to main content Case Study Ascensions Experience Switching to Joint Commission Accreditation | The Joint Commission

For most lab directors and managers, the prospect of having to undergo an accreditation process can feel like a hassle at best and a nightmare at worst. It can be a frustrating, time-consuming process — and one that isn’t remotely enlightening in helping the organization improve its quality.

Yet accreditation is crucial for holding medical labs to the highest possible standard and ensuring great patient care. So what if it were possible for the process to actually drive value and to have a positive impact on engagement and alignment?

That’s exactly what Laboratory Director Lynnette Chakkaphak experienced when her health system Ascension — a network of over 160 hospitals across the United States — decided to switch from its previous accreditation agency to The Joint Commission. Although Lynnette had worked in labs for over 45 years, this was her first encounter with this particular accreditation process.

“When something’s brand-new to me, I’m a little uncertain about it,” she admits. But despite her initial trepidation, by the end of the process, she says she was “so glad [they] made the change.”

She discusses why and how Ascension decided to switch accreditation agencies, all the resources and support her team received while preparing for the process and the experience of going through the survey for the first time. She also highlights the synergies that have been made possible by using a single accreditor across a large system — as well as the tangible impacts it has made within the organization and for those it serves.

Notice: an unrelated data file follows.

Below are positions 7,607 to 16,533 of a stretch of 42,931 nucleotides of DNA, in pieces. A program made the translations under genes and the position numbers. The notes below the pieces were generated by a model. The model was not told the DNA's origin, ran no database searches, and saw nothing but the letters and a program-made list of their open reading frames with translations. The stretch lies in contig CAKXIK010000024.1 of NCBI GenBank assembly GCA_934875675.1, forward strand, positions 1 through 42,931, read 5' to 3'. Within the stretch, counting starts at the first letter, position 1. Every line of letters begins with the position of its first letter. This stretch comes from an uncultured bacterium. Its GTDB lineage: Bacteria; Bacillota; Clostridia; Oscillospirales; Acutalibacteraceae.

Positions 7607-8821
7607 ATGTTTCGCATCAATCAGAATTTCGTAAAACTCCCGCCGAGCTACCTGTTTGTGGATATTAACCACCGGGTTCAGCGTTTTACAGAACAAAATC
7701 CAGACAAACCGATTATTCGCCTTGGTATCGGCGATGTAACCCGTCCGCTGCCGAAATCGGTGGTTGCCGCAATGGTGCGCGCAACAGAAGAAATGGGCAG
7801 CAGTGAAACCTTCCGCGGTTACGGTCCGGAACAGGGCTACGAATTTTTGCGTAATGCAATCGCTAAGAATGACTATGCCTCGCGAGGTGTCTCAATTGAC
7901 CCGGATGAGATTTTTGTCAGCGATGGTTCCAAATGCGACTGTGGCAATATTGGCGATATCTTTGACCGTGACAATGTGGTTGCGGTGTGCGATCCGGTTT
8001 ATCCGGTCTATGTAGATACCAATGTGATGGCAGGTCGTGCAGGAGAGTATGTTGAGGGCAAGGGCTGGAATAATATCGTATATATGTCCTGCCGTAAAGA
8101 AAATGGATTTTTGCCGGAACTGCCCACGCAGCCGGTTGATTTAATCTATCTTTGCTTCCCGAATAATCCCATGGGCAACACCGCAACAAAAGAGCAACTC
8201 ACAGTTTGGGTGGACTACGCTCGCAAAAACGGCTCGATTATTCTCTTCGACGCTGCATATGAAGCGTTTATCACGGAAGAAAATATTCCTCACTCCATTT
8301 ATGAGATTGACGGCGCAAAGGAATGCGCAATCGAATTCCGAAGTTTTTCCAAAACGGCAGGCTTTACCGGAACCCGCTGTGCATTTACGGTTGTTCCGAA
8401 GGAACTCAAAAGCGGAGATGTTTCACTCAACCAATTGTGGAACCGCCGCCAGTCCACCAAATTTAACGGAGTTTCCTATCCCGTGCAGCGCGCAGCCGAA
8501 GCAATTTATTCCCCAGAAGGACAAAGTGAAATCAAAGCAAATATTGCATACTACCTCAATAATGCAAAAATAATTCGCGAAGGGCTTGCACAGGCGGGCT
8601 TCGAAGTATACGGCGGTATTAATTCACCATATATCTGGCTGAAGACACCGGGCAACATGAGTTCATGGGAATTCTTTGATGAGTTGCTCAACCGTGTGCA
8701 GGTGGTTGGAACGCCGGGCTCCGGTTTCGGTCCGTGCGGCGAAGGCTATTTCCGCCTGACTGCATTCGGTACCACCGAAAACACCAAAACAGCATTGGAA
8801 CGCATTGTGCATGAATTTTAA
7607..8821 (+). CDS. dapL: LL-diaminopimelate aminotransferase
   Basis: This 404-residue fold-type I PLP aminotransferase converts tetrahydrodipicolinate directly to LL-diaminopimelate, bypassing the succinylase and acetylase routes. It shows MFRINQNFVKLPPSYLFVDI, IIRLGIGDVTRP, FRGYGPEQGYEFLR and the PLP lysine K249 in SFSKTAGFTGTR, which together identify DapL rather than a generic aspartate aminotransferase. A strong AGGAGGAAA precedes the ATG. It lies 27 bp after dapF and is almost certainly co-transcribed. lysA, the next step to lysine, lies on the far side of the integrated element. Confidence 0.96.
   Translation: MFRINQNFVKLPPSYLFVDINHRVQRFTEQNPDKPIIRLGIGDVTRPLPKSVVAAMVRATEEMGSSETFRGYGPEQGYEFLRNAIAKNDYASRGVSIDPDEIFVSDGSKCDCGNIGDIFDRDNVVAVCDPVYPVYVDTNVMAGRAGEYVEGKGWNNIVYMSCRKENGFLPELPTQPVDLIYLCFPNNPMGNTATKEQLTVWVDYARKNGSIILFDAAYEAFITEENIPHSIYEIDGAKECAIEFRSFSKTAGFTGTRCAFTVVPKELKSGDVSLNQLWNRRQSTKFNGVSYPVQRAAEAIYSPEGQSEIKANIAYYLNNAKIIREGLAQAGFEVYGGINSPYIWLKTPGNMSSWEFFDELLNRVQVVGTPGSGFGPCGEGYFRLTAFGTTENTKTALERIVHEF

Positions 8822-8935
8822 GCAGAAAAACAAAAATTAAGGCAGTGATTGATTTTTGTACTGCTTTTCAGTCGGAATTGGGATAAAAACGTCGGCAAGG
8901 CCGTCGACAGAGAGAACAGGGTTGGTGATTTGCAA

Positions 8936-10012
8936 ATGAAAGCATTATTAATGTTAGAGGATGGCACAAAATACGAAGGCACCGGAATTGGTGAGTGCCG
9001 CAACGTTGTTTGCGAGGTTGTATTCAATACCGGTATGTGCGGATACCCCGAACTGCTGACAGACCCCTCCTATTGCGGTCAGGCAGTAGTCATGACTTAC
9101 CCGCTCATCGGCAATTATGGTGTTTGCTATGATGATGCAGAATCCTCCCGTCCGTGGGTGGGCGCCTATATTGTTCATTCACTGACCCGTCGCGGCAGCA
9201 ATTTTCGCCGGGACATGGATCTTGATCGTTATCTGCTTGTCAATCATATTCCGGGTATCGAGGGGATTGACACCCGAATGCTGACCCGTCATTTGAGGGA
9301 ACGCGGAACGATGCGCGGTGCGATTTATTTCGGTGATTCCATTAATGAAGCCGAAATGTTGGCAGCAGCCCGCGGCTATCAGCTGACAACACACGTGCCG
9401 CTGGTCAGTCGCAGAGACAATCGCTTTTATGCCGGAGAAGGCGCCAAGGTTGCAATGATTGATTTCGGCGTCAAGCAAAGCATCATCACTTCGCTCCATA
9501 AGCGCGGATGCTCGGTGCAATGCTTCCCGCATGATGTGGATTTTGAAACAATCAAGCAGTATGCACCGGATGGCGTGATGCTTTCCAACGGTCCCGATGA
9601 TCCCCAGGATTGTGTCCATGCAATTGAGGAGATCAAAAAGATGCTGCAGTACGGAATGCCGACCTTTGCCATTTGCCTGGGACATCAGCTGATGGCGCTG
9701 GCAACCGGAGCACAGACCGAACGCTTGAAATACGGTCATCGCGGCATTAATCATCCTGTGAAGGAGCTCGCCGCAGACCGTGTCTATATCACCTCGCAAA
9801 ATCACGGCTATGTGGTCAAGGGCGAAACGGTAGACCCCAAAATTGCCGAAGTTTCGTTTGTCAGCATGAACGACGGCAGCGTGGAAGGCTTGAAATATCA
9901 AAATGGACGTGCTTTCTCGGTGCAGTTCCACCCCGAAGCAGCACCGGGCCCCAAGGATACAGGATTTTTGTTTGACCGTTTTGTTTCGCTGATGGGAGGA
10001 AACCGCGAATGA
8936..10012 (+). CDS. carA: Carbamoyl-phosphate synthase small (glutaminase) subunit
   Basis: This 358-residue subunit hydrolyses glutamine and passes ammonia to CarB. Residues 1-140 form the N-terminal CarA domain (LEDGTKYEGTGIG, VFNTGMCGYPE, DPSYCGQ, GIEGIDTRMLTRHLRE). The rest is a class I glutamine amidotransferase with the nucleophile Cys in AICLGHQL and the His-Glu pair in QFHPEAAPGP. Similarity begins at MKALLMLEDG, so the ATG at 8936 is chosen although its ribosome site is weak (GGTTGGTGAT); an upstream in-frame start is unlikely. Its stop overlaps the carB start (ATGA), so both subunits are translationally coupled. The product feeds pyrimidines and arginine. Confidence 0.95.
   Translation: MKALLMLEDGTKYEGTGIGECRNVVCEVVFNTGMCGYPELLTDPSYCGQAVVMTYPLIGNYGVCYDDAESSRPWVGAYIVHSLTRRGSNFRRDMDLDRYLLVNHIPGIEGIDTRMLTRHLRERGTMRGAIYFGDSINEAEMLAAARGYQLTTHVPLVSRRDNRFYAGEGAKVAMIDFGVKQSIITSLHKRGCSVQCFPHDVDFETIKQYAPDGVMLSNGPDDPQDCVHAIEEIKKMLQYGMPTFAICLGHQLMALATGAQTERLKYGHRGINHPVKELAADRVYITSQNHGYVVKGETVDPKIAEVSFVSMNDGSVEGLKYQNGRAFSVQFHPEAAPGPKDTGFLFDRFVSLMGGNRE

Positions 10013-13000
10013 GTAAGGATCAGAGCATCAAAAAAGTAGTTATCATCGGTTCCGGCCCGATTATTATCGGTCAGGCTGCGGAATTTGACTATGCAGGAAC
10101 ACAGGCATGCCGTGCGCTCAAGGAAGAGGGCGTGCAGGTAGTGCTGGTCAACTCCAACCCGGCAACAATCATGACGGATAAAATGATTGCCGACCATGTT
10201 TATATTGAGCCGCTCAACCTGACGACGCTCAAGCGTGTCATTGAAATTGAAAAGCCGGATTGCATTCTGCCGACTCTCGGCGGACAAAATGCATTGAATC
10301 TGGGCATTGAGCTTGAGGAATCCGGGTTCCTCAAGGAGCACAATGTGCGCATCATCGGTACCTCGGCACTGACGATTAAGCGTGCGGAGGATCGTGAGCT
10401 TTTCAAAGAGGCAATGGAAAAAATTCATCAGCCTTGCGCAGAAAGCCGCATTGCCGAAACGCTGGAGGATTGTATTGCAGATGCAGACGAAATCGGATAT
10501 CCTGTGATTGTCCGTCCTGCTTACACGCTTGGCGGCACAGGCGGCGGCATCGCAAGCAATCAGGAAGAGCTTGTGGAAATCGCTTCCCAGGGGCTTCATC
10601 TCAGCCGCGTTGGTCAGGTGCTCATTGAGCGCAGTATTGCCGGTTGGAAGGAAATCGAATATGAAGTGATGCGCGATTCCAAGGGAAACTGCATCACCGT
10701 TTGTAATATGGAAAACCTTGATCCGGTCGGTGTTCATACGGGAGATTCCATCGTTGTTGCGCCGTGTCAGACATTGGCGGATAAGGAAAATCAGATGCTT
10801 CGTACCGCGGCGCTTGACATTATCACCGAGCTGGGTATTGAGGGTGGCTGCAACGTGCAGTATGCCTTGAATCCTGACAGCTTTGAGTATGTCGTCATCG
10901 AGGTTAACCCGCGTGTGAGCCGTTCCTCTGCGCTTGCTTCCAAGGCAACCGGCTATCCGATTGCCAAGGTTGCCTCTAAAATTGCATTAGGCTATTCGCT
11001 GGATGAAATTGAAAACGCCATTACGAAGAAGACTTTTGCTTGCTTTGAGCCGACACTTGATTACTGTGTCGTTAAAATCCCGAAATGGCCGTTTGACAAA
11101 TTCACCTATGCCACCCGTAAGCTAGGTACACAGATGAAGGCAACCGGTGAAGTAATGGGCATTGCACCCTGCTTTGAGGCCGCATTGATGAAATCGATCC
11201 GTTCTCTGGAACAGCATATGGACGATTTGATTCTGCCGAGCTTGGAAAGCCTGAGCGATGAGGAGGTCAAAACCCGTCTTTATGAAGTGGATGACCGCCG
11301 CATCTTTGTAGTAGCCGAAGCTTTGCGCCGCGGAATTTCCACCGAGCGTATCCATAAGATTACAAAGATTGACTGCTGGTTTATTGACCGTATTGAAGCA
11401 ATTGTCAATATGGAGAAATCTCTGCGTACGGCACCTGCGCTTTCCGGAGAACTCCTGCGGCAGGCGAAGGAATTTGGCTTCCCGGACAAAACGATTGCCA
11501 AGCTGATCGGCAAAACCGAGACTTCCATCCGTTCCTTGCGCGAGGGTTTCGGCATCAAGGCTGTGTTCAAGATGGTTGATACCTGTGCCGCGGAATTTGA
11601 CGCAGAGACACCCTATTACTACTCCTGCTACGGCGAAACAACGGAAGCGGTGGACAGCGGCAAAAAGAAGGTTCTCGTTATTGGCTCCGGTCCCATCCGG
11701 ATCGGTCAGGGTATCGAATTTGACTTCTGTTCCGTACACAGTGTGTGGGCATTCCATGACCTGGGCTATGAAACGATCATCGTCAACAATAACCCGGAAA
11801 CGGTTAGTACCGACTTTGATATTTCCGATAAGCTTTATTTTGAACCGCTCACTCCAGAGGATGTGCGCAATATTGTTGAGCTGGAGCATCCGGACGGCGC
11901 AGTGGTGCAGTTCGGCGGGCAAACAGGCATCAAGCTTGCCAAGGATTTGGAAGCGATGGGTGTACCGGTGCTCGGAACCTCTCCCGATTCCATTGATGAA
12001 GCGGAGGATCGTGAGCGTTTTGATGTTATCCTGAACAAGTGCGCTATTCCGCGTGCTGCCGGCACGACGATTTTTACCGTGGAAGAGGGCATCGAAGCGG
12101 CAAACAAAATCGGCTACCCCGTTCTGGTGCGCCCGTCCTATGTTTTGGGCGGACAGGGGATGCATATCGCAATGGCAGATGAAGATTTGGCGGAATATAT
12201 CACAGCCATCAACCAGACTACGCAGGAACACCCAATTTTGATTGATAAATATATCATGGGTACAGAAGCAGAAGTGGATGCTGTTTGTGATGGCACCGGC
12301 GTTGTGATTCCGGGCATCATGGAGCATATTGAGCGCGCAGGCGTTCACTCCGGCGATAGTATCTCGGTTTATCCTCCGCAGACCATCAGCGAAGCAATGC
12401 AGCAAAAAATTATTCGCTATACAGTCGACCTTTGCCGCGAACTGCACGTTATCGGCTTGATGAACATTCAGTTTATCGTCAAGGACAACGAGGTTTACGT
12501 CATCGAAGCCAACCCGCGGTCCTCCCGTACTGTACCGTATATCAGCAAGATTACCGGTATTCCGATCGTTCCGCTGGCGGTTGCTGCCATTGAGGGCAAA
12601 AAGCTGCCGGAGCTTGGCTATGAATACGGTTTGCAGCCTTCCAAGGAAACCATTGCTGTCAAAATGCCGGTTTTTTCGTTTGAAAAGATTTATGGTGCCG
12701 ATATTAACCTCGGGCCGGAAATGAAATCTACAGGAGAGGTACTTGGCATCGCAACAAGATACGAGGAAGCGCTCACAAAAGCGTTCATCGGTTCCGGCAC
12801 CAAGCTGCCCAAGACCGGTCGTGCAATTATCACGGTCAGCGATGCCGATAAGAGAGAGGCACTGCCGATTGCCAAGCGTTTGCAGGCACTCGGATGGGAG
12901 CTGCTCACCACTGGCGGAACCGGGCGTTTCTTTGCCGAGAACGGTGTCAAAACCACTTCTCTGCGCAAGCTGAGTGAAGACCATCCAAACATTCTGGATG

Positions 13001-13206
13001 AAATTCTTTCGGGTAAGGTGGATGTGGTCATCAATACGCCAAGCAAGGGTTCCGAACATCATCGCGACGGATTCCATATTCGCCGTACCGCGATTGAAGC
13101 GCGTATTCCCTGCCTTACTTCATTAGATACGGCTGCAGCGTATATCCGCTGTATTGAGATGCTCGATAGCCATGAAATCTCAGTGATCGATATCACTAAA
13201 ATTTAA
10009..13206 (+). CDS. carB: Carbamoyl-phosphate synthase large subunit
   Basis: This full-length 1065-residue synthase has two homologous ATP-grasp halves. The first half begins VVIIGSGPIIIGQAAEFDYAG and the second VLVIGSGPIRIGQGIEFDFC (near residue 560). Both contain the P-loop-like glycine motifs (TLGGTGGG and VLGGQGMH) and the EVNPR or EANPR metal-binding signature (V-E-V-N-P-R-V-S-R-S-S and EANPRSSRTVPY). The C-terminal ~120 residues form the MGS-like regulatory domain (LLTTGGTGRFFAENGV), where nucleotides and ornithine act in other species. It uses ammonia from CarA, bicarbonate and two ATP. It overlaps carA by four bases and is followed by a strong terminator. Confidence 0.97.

Why and How Ascension Switched to Joint Commission

With so many hospitals spread across the country, Ascension had been relying on a patchwork of agencies for its accreditation needs. Some of their facilities were already Joint Commission-accredited, and others — like Lynnette’s four hospitals in Jacksonville, Florida — were using different providers.

The lab directors met as a group and began to consider uniting everything under a single agency. They created a task force to explore the pros and cons, and Lynnette became a member of that team. The task force members started this process by thinking about all the problems they had individually experienced during previous accreditations.

For example, Lynnette describes a situation where an inspector was insistent on finding a certain number of deficiencies — and kept everyone waiting in an attempt to do so. After a great deal of time and effort, all the deficiencies that the inspector did find were eventually overturned. “It was not helpful to our organization in any way,” she says.

Another important factor in comparing accreditation agencies was the peer inspections that are part of most agencies’ processes. “If somebody comes and inspects us, we are required to reciprocate and go inspect elsewhere,” Lynnette explains. This was becoming a drain on Ascension’s time and resources by keeping valuable lab workers away from their main focus.

After considering all the options, and despite some general resistance to change, the group found The Joint Commission to be the clear winner. Lynnette was cautiously optimistic. “When we feel comfortable and confident that our laboratories are in good shape, we might be reluctant to try a new process that would cause a lot of unknown,” she explains.

As Ascension navigated the complexities of the accreditation process, The Joint Commission was there to support it at every step with resources designed to ensure the team was well-prepared.


To help Ascension cross those initial hurdles and facilitate the transition, The Joint Commission assigned a manager to guide the team through the process. This certainly made the beginning much easier, Lynnette says. “It was like they were holding our hand with a big smile on their face and were so knowledgeable and reassuring.”